I have been working on an idea for my school of putting together a set of Data Entry Rules and Style Guide so that we could begin to adhere to some standards for how we manage data with our various offices and systems.  I am looking for the things that would be considered best practices in these areas and have been soliciting input from people in school and from Twitterverse.

 

I started with a few questions on Twitter trying to see what people might have to offer and then put together a blog post on the topic to try to expose my thinking on the subject.  I tweeted about it, I blogged about it… but I wasn’t really getting much response and I wanted help.

 

I thought for a minute about how I could get more eyes on this problem and then looked at the Listserv folder I have in my Mail client and the different bloated folders I have for ISEDNYCIST and NJAIS that I haven’t looked at in quite some time.  I decided to post something to each of those to see if I could get some more eyes on my issue.

Shortly after posting my message to these three listservs I saw the number of hits to the post jump.  I have to saw I was amazed and felt somewhat bad that I have been ignoring this area for information sharing for so long.  I had gotten so wrapped up in Twitter, Facebook and the like that I hadn’t come back to my old friends that had been there some many times before for me in the past.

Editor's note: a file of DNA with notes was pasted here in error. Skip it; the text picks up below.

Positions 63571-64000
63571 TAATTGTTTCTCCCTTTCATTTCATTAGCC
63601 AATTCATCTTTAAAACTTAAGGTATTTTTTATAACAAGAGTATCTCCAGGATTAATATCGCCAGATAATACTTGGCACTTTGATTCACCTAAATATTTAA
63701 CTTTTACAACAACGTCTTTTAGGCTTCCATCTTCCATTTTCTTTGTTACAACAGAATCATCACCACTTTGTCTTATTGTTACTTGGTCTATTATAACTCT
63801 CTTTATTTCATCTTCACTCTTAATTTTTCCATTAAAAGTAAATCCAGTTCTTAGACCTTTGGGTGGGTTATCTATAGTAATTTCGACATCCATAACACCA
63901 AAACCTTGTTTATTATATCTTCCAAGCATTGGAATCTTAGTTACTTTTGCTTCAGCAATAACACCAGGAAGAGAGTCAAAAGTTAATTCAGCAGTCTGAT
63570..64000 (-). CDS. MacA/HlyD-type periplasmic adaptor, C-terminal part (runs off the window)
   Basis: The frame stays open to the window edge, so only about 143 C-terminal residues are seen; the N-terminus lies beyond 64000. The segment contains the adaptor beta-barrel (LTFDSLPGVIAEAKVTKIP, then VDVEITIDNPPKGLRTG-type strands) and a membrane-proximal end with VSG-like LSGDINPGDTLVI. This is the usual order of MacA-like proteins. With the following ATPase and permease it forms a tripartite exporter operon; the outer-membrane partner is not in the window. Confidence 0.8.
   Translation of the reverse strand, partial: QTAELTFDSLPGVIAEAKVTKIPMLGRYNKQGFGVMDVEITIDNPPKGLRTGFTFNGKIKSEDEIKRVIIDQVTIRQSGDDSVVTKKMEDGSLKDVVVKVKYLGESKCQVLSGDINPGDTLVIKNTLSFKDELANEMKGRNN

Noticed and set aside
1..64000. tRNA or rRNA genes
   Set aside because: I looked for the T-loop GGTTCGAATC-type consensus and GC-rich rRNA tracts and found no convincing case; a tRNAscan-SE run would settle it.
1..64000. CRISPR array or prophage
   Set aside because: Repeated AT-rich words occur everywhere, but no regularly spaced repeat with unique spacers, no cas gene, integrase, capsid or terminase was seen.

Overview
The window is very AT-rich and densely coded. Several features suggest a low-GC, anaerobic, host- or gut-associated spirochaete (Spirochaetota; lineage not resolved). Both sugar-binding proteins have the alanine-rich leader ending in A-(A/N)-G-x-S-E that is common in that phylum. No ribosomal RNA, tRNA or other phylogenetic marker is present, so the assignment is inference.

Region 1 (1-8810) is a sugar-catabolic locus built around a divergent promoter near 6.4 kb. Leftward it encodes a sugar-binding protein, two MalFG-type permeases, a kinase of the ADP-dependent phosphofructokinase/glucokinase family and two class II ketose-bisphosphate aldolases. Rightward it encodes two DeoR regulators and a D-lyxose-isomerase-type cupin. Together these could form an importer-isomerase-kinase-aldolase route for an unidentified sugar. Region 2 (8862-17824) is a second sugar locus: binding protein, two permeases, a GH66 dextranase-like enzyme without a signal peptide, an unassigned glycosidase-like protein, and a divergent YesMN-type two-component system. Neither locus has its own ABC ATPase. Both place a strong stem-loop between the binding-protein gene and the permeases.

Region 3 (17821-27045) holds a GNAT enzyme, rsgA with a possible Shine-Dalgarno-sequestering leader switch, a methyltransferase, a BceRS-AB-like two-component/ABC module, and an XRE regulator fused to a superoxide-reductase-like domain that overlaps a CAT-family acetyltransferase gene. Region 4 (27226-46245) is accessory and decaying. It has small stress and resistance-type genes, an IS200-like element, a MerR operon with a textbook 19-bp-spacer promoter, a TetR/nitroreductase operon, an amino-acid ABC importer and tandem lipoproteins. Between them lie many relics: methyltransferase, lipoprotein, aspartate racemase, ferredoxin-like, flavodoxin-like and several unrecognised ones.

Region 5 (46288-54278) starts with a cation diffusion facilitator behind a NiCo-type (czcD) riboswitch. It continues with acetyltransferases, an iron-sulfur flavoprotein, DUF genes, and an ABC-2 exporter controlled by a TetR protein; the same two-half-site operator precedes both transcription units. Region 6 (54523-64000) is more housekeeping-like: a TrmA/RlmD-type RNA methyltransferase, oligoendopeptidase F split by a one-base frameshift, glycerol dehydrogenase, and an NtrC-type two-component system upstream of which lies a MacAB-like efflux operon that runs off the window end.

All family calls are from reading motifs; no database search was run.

This isn’t a case of social media failing me as much as it is that of audience.  Using tools like Twitter even with hash-tags to focus the message’s audience still is casting a very broad net.  The issue I was trying to solve was specific to a group of people and the listservs that I had subscribed to are the audience I was trying to reach.

 

By blogging about the issue I am using that to keep track of the comments that people have on the topic.

 

This could have been done via the listservs as well, but by blogging about it I’m opening the discussion up to a larger audience and search engines.

 

What this little exercise taught me was that knowing what your problem is is only part of the solution, knowing your audience and where to find them is the other.  Social media has a great reach and can cover a lot of ground for you but don’t forget about those other methods of communicating that have served you well in the past.

William Stites

William Stites

Director of Technology at Montclair Kimberley Academy

Director of Technology for Montclair Kimberley Academy (http://www.mka.org), "Blogger in Chief" for edSocialMedia.com, consultant for Educational Collaborators, husband and father of two crazy boys. All that and still trying to find time to write and share as much as I can with you here and at http://www.williamstites.net.

http://www.williamstites.net